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Case Law

Reasonableness and the right to be accompanied

The Employment Appeal Tribunal (EAT) considered two points of everyday importance concerning the right of employees and workers to be accompanied to disciplinary and grievance hearings or meetings.

Toal & Hughes v GB Oils Ltd 2013 [UKEAT/0569/12]

Background

Mr Toal and Mr Hughes raised grievances with their employer, GB Oils Ltd (GB Oils). GB Oils invited each of them to grievance meetings. Both Mr Toal and Mr Hughes asked to be accompanied by a trade union representative.  GB Oils refused. The case report does not explain why. Ultimately, Mr Toal and Mr Hughes were accompanied by a work colleague at their respective grievance meetings and a different trade union representative at their grievance appeal hearings.

Mr Toal and Mr Hughes claimed that their right to be accompanied had been breached. They said that only the right to request had to be reasonable, not the person they chose.  GB oils countered that the chosen companion had to be reasonable too. GB Oils also said that any breach there had been had been waived by Mr Toal and Mr Hughes as they were accompanied to their grievance meetings and appeal hearings.

The decision

The EAT clearly set out its view of the statutory scheme:

  1. The employer invites the employee (or worker) to attend a disciplinary or grievance hearing.
  2. The employee (or worker) has the right to make a reasonable request to be accompanied.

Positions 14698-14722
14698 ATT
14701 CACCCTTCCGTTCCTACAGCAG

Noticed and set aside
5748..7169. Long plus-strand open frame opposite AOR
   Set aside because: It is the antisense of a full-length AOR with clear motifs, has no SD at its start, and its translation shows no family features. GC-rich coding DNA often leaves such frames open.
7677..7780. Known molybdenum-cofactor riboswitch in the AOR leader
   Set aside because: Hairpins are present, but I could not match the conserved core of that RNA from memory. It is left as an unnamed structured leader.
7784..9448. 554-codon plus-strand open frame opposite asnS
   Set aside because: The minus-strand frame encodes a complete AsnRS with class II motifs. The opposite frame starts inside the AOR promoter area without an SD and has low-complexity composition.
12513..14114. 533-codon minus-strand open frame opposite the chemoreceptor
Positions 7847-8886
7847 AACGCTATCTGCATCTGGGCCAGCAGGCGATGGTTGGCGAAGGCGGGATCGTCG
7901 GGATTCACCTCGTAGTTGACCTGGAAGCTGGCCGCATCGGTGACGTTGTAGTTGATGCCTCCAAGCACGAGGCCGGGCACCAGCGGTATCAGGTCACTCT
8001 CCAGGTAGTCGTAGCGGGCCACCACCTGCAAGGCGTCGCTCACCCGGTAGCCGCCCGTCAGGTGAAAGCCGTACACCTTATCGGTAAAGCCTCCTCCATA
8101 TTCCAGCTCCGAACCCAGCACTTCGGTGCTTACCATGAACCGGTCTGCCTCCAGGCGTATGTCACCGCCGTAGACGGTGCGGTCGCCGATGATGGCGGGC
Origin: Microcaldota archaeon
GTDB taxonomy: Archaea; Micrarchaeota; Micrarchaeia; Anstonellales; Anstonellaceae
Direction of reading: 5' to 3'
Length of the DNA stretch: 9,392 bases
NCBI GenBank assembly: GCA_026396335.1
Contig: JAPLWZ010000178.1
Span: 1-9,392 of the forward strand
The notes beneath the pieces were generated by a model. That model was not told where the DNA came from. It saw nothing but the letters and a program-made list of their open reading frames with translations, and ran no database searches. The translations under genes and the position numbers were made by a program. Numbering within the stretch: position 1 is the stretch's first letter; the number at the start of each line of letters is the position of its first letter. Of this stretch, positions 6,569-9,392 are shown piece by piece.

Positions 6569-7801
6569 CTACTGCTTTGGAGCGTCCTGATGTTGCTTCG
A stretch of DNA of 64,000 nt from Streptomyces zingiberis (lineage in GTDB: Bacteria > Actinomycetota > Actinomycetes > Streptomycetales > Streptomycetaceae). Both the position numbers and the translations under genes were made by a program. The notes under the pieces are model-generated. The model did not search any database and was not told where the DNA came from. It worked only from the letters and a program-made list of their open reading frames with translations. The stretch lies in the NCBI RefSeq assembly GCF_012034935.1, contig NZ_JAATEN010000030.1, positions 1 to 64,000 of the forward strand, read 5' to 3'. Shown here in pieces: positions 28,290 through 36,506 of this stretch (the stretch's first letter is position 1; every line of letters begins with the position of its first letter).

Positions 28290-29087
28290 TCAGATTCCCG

3. If a request is made the employer must allow the employee (or worker) to be accompanied.
  4. The employee (or worker) chooses the companion.
  5. The companion must be one of two types of trade union official or a work colleague.
  6. If the companion cannot attend the hearing must be delayed by up to five days.

Paragraph 36 of the Acas Code of Practice on Disciplinary and Grievance Procedures says ‘it would not normally be reasonable for workers to insist on being accompanied by a companion whose presence would prejudice the hearing nor would it be reasonable for a worker to ask to be accompanied by a companion from a remote geographical location if someone suitable and willing was available on site’. The EAT was not persuaded by this.

The right to choose the companion was the employee’s and the employee’s alone, provided only that the person they choose is a trade union official or work colleague. The EAT concluded this right was breached by GB Oils.

The EAT went on to consider if Mr Toal and Mr Hughes waived this breach by going to the meetings and hearings with other companions. The EAT said no.

Comment

We cannot underestimate the importance of this case.

Each and every people manager must review its approach to requests to be accompanied straight away. This case makes it clear that the employer has no right to interfere with the employee’s choice of companion unless that companion is not a trade union official or work colleague.

The case also makes clear that there is still a breach if the companion is refused and the employee is accompanied by someone else. We hope this will not happen but this case may lead to claims by employees who have been refused their choice of companion in the last two to three months.

As an aside, the EAT considered what compensation to award – compensation for breach of the right to be accompanied is capped at two weeks’ pay. The EAT did not decide compensation but made clear that awarding no compensation was not an option. The EAT said that even though Mr Toal and Mr Hughes suffered no loss or detriment (they were accompanied after all) something, probably nominal, should be awarded.

Acas has announced that it will be amending the code of practice as a result of this case. Subscribe to hrlegalnews so you know when and how the code is amended.

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